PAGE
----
Integrate Cybersecurity With New Employees
The onboarding process is the perfect opportunity to introduce your employees to the best practices. If you incorporate it into your training process from day one, you are able to go over the rules but also explain the importance of these best practices. Again, it’s about reiterating how much of a threat data breaches are. You need to create clear cybersecurity guidelines through important regulatory documents but also initiate a complaints procedure should a breach occur. When your employees hear about a potential breach, you must create an environment where employees share information rather than trying to cover up their mistakes.
Implement It From The Top Down
From the perspective of the executives, communicating the need for regular training in terms of cybersecurity practices is about highlighting its effect on the bottom line. Yes, there is no shortage of news relating to data breaches, but you’ve still got to make a case for it when money is tight. Looking for an executive buy-in is about making your case clear with regards to the costs but also going in with a comprehensive plan as to how the training would be undertaken. It’s also crucial to point out the costs of a data breach. Based on experience, once you highlight how more expensive a data breach is in comparison to training and onboarding practices, it’s likely executives will opt for the latter.
Implementing Regular Drills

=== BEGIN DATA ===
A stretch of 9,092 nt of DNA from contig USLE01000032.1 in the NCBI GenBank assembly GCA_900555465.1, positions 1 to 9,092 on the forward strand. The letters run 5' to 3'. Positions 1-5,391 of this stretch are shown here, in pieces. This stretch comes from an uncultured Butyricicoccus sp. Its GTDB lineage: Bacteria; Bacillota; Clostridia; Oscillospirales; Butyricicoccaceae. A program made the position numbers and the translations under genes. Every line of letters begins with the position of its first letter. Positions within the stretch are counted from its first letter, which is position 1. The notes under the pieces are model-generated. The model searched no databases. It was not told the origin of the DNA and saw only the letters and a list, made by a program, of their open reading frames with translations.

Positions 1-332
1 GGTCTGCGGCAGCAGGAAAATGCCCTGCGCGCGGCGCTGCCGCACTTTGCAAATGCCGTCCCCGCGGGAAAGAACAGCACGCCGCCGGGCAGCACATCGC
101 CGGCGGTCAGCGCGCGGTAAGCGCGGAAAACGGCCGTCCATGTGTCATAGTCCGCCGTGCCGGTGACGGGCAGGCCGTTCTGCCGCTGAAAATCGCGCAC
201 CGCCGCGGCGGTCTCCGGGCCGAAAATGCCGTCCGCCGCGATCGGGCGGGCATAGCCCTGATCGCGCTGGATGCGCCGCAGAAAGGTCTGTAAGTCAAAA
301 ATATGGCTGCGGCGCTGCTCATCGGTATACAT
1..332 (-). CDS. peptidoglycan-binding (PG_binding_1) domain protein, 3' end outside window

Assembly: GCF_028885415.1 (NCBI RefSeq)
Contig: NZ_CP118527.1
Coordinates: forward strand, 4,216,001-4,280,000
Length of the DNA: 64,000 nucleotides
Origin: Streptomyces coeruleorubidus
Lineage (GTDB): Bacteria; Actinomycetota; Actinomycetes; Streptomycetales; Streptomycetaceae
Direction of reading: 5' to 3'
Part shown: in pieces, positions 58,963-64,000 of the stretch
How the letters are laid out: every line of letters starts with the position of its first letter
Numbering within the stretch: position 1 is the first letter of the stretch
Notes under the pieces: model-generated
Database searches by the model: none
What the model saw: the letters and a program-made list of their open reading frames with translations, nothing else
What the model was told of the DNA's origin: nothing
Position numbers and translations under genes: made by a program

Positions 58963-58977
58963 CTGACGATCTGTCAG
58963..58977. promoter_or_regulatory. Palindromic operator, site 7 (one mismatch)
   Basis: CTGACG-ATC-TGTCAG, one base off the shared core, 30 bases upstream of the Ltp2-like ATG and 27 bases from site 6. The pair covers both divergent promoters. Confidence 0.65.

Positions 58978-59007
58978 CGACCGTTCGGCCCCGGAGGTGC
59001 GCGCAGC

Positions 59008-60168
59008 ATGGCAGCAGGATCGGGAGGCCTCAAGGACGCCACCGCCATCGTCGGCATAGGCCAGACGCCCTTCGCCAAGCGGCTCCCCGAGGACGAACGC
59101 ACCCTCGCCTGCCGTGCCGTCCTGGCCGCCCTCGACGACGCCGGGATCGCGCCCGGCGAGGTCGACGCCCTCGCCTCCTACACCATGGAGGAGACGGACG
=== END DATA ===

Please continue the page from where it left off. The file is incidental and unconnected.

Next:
We test the fire alarm on a regular basis, so why don’t we incorporate data breaches? When we train employees on a new piece of software, there comes a time where we have to let them fly by themselves. Allowing them to experiment in an environment with their new skills gives you a clearer picture of the potential problems that can occur and if your employees are ready to deal with them. Testing your business with a live-fire simulation can be a massive undertaking, but you can do it through smaller simulations like spot-checking your employees to see if they know the principles of combating a phishing scam email.
As technology is such a major investment and the fact that we rely on it to do 95% of our tasks, we need to make sure that our employees know how to use it properly. Many organizations invest in sophisticated equipment but don’t have the means to operate it. When our employees need to understand how to use the equipment, we can guide them, but we’ve also got to give them knowledge of the best practices underneath. Cybersecurity is such an important issue that if we communicate it so much, our employees can switch off. But by following a few of these processes, you can start to educate everybody across the board.